My pal is studying Mechanical Engineering at the University of Minnesota, Duluth campus. Home is Minneapolis, so he lives in the dorms. Of course, being an avid ham radio operator, he decided to set up a station in his dorm room. Unfortunately, he is rather limited in outside antennas, so he uses the old tried-and-true ham trick: he uses his top-floor window frame as an antenna. And it worked!
One winter break, he was asked to give a ride back to Minneapolis to a fellow student—whom he had never met. The unlucky student lived in the same dorm but on a different floor. On the way home, the student ride-along confessed that he was considering dropping out of school after only his first semester. My friend asked why but it took many miles for the student to admit that he felt he was on the edge of a nervous breakdown. Upon further inquisition, my friend learned that the student was hallucinating—but swore he was not a drug user.
More miles pass before the student further confesses that his dorm room is haunted, and no one will believe him. Why do you say that, my friend asked? With a little more cajoling, the student admitted that he hears voices in the night. They are coming out of his radio, but the radio is turned off. To convince himself, he unplugged the radio from the wall outlet, but the voices came back. And, he could never really understand what the voices were saying. When he asks friends to come listen to the voices, the voices are gone.
Some nights, after he goes to shuts off the lights and goes to bed, the lights suddenly come back on. Once, in a fit of anger, he removed the florescent light bulb from it’s fixture and IT STILL CAME ON! He was petrified, he was convinced he was losing his mind, and he was going to drop out.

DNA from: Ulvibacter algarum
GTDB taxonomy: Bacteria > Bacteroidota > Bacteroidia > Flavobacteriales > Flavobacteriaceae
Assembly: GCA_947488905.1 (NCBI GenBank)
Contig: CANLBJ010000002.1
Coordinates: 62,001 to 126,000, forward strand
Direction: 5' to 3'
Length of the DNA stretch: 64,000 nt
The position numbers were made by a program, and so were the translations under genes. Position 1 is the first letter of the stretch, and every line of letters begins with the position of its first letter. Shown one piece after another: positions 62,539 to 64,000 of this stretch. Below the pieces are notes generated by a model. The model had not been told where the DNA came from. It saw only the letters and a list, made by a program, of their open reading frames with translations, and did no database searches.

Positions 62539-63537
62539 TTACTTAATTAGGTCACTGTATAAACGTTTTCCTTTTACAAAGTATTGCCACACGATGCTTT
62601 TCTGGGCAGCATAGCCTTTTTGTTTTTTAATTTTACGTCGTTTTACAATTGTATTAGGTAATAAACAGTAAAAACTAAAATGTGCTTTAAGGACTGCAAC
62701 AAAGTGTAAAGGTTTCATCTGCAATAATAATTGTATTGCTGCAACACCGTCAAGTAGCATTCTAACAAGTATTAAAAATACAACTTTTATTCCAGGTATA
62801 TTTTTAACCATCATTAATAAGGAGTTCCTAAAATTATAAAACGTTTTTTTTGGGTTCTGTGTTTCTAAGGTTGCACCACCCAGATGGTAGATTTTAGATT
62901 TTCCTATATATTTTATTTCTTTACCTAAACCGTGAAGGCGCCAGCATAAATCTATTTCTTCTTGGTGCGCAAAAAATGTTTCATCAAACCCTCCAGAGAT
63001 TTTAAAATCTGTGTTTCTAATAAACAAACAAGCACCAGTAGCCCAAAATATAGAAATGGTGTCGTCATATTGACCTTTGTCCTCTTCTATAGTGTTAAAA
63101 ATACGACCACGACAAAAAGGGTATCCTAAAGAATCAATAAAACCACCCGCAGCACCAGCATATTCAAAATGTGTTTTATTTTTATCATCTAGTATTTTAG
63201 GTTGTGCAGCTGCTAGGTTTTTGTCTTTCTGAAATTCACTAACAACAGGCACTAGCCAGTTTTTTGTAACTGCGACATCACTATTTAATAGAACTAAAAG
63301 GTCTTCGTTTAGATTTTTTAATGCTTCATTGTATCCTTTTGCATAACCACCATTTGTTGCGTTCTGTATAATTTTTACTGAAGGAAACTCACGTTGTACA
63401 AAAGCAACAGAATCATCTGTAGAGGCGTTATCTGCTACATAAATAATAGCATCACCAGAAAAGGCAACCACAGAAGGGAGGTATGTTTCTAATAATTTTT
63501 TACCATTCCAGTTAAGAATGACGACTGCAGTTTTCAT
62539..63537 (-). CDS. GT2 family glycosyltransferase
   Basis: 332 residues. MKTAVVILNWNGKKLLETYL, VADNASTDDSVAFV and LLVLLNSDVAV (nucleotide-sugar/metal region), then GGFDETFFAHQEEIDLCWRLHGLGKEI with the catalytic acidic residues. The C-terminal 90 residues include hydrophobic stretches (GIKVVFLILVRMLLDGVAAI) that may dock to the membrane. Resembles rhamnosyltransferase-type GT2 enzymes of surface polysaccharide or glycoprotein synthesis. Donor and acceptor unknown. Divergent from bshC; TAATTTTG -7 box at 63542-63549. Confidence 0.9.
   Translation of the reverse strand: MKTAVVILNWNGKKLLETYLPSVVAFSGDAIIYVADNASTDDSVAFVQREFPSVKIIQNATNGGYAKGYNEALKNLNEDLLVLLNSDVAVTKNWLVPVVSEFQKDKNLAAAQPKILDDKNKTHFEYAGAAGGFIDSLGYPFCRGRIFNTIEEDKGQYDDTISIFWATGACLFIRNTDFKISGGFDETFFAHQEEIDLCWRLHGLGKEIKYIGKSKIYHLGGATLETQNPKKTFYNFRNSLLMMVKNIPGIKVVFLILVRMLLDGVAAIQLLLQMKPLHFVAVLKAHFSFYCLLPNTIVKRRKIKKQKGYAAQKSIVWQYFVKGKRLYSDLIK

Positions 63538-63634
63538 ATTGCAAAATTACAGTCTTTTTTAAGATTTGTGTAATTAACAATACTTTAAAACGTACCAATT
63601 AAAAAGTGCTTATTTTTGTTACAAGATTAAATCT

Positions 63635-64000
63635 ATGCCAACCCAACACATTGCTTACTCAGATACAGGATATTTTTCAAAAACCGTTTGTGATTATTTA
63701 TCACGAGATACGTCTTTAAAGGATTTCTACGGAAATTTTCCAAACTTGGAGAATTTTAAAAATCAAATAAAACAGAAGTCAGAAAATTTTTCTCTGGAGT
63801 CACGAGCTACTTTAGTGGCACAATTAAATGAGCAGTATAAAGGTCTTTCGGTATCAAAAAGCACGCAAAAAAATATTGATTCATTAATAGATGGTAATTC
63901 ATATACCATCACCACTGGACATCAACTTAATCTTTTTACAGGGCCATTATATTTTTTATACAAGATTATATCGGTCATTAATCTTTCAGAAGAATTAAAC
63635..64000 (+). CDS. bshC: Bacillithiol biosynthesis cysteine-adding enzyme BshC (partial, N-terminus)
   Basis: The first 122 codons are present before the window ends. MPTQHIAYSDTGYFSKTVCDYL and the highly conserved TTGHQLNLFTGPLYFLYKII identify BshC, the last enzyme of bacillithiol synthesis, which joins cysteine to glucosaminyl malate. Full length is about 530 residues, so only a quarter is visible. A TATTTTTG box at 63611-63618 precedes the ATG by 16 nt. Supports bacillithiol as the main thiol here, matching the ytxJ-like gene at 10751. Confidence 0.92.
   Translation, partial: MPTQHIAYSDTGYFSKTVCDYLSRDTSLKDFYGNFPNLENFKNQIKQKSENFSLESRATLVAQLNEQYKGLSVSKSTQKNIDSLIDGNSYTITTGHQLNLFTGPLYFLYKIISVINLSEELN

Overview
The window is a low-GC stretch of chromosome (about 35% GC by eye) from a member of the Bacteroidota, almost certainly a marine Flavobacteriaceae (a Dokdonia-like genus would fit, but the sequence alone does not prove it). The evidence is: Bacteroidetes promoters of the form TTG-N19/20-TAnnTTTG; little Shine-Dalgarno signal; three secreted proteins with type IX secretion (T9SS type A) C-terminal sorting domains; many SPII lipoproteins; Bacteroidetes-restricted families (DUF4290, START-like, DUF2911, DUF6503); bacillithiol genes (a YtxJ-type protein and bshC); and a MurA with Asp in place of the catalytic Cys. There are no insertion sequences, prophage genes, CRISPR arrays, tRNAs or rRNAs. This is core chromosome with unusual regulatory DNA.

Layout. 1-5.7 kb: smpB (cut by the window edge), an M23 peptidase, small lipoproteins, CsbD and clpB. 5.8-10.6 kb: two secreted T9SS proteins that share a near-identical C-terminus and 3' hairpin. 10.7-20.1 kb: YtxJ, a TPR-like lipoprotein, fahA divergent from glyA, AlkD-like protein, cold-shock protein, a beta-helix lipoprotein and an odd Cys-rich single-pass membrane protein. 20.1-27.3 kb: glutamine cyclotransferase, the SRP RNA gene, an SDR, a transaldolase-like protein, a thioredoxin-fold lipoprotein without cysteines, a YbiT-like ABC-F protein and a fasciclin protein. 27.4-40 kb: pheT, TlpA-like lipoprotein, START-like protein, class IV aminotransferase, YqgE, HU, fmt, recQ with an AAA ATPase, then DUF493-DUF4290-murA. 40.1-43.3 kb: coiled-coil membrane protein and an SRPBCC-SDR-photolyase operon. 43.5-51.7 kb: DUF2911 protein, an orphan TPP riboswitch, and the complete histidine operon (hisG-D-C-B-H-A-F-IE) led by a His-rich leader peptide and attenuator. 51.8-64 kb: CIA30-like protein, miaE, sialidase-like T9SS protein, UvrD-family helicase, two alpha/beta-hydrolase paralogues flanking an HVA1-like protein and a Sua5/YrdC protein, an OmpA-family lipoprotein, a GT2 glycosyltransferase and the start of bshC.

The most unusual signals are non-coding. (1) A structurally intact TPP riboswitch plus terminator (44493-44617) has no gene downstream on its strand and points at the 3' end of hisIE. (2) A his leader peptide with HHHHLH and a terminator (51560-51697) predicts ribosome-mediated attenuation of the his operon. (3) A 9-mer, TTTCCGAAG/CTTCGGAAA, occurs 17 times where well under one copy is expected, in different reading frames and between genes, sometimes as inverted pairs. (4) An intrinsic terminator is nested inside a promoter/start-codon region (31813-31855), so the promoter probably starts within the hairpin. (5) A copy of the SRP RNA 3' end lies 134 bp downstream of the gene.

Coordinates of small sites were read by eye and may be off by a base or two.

My friend had finally put two and two together. He knew all about radio interference, having been down that road as a ham radio operator. He asked the student….”are you in Griggs Hall?” “Yes I am,” the student replied. Now, my friend lived in 511 Griggs, so he figured the student must be nearby. Perhaps just below him. So, he asked “Are you in 411 Griggs Hall?” The student was surprised, and said “Yes, how did you know that?”
What a missed opportunity to straighten out an unintended consequence! I do hope that his prank answer inspired the fellow to change rooms instead of quitting the university. It did at least make it the room instead of the person. It would be a shame to lose a potentially good student over something like that.
I do hope your friend eventually "came clean" and explained SSB RF fields and their action on passive receptors. Tricking this poor fellow into believing in hauntings for the rest of his life is some kind of mental cruelty, especially as it was jiggering his decision whether or not to remain in school.
We are engineers, not lawyers. We play jokes, but not the type to cause permanent harm.
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